“Among the lessons learned are, on the one hand, that providers can be too small to effectively manage health care financial risk, spreading it over too few patients. On the other hand, they can be too big for insurers to resist their efforts to push the assumption of that risk back on their plates. Both lessons point in the same direction: capitation is too much risk for providers to willingly, viably absorb.” http://blog.academyhealth.org/acosnotcapitation/
If the author above, Austin Frakt, is correct in his last sentence above… and we accept the premise that DPC is essentially the same payment model as Capitation, then will DPC represent too much risk for providers to “willingly, viably absorb”?
Given the unsustainable trajectory of current healthcare spending based on our third-party health network plan model and the premium costs that go with it, I would say that the “risk” of capitation-like arrangements is looking better and better all the time.
Another quarrel I have with Mr. Frakt’s piece (which actually compares ACOs to Capitation) is the notion that physician groups can be “too big for insurers to resist”, implying that it is OK for insurers to dominate price negotiations but NOT OK for physicians to dominate negotiations especially if cost control is the goal… how is that paradigm working out for us???
In the ideal world, the advent of innovative payment models would arise out of the quest to find the “sweet spot”. That spot would seek to align incentives while balancing risk, maximizing efficiency, increase quality of service & outcomes and control costs.
And I think this is where DPC starts to separate itself from its financially similar family tree. With capitation, it was all about the managed care company “controlling” costs. But, of course, it was THEIR costs they were controlling, not the patient’s or the doctor’s costs. This perversely aligned incentive resulted in taking the cut off the top to ensure profitability before capitated payments were issued, while maintaining a tight grip on care plans and resource utilization which cuts into efficiency and increases administrative costs for the entire plan.
With DPC, it isn’t so much about controlling costs, but more about actually knowing the costs upfront by excluding the third-party; this enables value to be determined because the patient is paying for availability, time, experience and judgment of the doctor when the patient needs them as opposed to premiums and fees that go to finance a cartel.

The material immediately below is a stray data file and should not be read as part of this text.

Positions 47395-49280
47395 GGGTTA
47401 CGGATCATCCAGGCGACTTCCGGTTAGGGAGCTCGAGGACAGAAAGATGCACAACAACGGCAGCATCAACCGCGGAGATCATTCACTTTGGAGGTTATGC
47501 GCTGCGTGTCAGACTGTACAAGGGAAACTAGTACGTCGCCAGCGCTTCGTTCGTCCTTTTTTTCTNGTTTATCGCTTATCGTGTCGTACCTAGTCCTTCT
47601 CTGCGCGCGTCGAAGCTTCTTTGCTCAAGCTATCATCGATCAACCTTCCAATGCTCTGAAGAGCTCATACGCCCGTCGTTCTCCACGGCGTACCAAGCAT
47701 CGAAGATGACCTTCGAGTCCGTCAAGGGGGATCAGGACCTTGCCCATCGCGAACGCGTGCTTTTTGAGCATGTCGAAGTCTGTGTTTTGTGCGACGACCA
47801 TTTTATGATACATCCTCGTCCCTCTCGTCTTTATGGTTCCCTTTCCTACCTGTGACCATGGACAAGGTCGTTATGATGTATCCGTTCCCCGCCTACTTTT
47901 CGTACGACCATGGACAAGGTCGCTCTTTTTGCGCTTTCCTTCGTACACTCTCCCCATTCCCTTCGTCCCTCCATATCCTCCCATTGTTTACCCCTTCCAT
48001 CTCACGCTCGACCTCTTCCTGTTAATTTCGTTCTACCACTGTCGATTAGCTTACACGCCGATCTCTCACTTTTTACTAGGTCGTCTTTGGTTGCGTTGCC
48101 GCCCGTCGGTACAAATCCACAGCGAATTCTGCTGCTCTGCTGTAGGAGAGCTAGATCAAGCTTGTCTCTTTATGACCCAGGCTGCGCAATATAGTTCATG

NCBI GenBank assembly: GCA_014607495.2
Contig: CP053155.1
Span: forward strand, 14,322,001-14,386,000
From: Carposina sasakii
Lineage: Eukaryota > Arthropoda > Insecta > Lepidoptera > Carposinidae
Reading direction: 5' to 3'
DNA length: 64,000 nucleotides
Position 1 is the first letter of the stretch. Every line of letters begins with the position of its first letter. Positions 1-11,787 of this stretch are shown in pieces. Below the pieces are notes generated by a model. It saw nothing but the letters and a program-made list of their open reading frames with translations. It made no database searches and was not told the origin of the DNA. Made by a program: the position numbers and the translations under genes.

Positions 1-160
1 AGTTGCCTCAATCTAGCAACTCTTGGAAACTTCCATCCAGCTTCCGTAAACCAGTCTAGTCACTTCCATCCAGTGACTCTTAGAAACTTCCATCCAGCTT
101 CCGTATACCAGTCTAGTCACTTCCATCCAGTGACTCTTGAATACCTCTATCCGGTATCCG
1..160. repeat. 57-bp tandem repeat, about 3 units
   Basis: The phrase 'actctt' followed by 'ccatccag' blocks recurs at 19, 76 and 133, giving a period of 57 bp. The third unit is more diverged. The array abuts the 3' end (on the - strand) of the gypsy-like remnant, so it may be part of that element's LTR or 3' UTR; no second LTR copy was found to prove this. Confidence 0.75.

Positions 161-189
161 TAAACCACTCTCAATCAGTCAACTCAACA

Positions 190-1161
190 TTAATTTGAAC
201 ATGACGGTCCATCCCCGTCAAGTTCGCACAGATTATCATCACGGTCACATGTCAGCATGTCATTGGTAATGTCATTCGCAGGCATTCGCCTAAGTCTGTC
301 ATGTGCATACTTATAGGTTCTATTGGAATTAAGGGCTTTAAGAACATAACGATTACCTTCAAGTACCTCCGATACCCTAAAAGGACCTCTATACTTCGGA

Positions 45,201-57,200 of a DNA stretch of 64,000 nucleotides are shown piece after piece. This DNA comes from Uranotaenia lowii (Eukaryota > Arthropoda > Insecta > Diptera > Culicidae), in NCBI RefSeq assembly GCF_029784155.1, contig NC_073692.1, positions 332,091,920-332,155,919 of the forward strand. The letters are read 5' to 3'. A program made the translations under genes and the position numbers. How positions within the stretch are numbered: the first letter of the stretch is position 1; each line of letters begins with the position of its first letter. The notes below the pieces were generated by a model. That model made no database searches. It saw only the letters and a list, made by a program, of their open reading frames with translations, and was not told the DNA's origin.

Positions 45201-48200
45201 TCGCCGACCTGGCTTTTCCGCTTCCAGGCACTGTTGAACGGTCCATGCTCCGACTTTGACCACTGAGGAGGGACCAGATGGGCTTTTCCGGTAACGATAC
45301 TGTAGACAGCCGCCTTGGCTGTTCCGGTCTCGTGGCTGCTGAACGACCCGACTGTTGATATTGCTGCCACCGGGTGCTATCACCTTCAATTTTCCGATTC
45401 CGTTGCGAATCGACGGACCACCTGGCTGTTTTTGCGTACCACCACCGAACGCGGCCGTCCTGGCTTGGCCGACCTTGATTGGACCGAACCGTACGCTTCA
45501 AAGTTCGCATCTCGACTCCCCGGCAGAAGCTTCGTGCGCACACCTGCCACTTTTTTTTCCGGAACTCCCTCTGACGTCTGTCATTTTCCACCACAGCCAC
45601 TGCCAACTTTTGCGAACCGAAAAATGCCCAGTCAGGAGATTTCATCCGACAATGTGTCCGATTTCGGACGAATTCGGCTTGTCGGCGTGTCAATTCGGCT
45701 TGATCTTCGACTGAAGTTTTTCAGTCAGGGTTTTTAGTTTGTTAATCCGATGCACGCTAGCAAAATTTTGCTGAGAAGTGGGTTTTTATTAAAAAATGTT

This is why I say that there are only two real stakeholders in healthcare: The doctor and the patient; there are three if you count the self-funded employer that may help pay a portion of a DPC fee.
So, does DPC have an advantage that Capitation did not have and will it survive? It has several advantages and I believe strongly that it will survive and thrive.
But the single most important variable between DPC and Capitation, and why I believe DPC has a distinct advantage, is the fact that in the DPC model the recipient of care is also the consumer (buyer) of the care? Without this vital consumer-driven component, DPC risks becoming the next “Capitation”.
As DPC physicians, whether in large or small practices, we need to be very cautious who we partner with and who we allow to pay us. We should proceed with extreme caution and know that government payers don’t care about, nor are the influenced by the size of the practice. This is because with government payers’ prices are not determined by negotiating clout, but by bureaucratic force and politics. They only care about budgets and ballots.
The magic of DPC is that a DPC physician has dozens or hundreds of “single payers” whom the doctor serves individually; not as a group of lives to manage as in a capitated plan, but rather as individuals.
Yes, DPC is an innovative way for doctors to get paid that does away with the moral hazard and hassles of fee-for-coding. Yes, it minimizes A/R and simplifies billing. Yes, it is a lifestyle friendly way to practice medicine. Yes, it allows doctors to focus on care, rather than codes. Yes, it allows outcomes to replace outputs.
But the most important factor of all is who pays us. That’s why it works.